But the most interesting variation on Cary’s survey of the plentiful resources of Quebec in the first part of Abram’s Plains is his use of a “stock-in-trade” of topographical poetry: the catalogue. If additional and conclusive proof of Cary’s mercantilism were required, it would be furnished by a comparison between, for instance, the catalogues of flowers, birds, and domestic animals in Thomson’s “Spring” and the commercially-oriented catalogues of wild animals, trees, and fish in Abram’s Plains. All these items are catalogued by Cary, not for their natural beauty, but as natural resources for exploitation by colonial traders and for exportation to British markets. Thus the only species of trees worth itemizing are “The sturdy oak” (in itself an emblem of England) and “the lofty mountain-pine” (l. 214), the first a main-stay of the ship-building industry, the second of the tall-mast trade. Indeed, W.T. Easterbrook and Hugh G.T. Aitken could almost be glossing Cary when they write in their Canadian Economic History that “no European nation could hope to retain the status of a first-class power without an assured supply of oak timber and pine masts.”30 Wild animals are more extensively and explicitly catalogued as a source of furs for “craving realms” (l. 217) across the Atlantic:

The beaver’s silken fur to grace the head,
And, on the soldier’s front, assurance spread;
The martin’s sables to adorn the fair,
And aid the silk-worm to set off her air.
Gemmis of Golconda or Potosi’s mines,
Than these not more assist her eyes’ designs.
The jetty fox to majesty adds grace,
And of grave justice dignifies the place;
The bulky buffalo, tall elk, the shaggy bear,
Huge carriboo, fleet moose, the swift-foot deer,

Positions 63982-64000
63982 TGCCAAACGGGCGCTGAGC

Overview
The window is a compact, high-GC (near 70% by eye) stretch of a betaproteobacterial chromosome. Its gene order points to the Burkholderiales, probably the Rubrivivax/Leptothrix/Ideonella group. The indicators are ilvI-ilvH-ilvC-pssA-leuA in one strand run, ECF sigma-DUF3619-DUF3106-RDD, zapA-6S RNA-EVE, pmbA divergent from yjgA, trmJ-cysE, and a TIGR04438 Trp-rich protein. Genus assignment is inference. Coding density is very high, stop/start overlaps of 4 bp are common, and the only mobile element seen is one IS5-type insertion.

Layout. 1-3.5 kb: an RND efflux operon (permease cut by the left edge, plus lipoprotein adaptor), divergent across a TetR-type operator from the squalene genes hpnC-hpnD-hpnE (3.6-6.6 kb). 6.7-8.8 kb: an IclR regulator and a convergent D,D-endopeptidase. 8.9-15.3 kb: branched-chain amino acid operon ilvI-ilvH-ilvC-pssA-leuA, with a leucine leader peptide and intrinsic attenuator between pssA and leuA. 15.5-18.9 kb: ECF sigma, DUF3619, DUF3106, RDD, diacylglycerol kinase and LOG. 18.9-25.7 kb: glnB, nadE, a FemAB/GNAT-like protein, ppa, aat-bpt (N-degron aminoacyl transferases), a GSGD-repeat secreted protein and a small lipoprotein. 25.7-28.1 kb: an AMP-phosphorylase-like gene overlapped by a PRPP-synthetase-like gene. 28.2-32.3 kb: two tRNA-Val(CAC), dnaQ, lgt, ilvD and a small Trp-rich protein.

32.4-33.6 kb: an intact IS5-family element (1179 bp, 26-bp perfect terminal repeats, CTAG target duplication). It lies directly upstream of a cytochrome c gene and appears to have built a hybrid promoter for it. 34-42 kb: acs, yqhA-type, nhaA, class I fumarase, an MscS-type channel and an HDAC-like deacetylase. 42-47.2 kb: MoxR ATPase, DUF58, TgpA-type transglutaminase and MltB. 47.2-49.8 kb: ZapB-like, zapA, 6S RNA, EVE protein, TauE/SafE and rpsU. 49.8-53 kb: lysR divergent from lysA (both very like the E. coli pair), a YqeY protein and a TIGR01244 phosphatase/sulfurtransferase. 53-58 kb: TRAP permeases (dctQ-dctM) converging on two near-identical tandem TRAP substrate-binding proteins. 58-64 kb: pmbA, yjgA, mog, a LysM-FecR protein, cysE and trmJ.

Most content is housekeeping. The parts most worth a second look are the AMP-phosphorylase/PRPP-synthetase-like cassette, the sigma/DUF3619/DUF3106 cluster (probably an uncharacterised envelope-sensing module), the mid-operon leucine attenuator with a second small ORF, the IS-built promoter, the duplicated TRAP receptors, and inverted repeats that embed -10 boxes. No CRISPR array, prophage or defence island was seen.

Gaunt wolf, amphibious otter, have their use,
And to thy worth, O first of floods! conduce.
                                                 (ll. 200-211)

Cary’s none-too-subtle point is that furs from Quebec, as much, if not more than items such as silk and gems from elsewhere in Britain’s mercantile empire, have a useful contribution to make to the military, social, legal and monarchical institutions of the Mother Country. Moreover, Cary’s catalogue of furs and their uses not only contains an unmnistakable echo of a rhetorical question in Thomson’s “Summer” — “Ah! what avail their fatal Treasures, hid / Deep in the Bowels of the pitying Earth, / Golconda’s gems, and sad Potosi’s Mines . . .”31 — but it could almost be a response, couched in terms of Quebec’s natural resources, to Thomson’s question. Just as Cary begins his business-like itemization of fur-bearing animnals with the most commercially important of these, the beaver, so he initiates his catalogue of the “finny brood” of the sea with “salmon [and] cod”, a superabundance of which “on far worlds, plenty redundant show’rs” (ll. 250-270), and goes on to enumerate “various” other varieties of fish — “bass”, “trout”, “eel”, “sturgeon”, “smelt”, and so on — which are “Next” most important for “home supply". Traceable to Ausonius’ Mosella, reminiscent of the catalogue of ships in Homer and troops in Virgil, and present, not surprisingly, in Windsor-Forest, the catalogue of fish has numerous august and Augustan precedents, all of which serve merely to emphasize the commercial turn given to it by our mercantilist poet. Although Cary’s catalogue of the other “Resources” of the St. Lawrence estuary, “The heavy porpus and the silly seal” (l. 224), the “whale” (l. 228), the “grampus” (l. 216), and the “sea-cow” (l. 248), and his references to Quebec’s “bounteous . . . gran’ries”, with their “golden showers” of “grain” for “craving realms” (ll. 216-217), attest to his export mentality, he is able to step outside the counting house for a few moments in two descriptions, of ice fishing (ll. 266-271) and a whale-hunt (ll. 228-245), both of which are probably well-known enough to escape rehearsal here. Nevertheless, it must be emphasized that the controlling purpose manifested in the catalogues in Abram’s Plains is not aesthetic but commercial; Cary’s aim is to depict Quebec as rich in exportable staples, as a non-subsistence-level economny with enormous future potential within the British mercantile system. “Our infant world asks but time’s fost’rng hand, / Its faculties must by degrees expand” (ll. 220-221), he says, embodying in one succinct metaphor the dependent, but mutually rewarding, relationship between the colony-child and the Mother Country.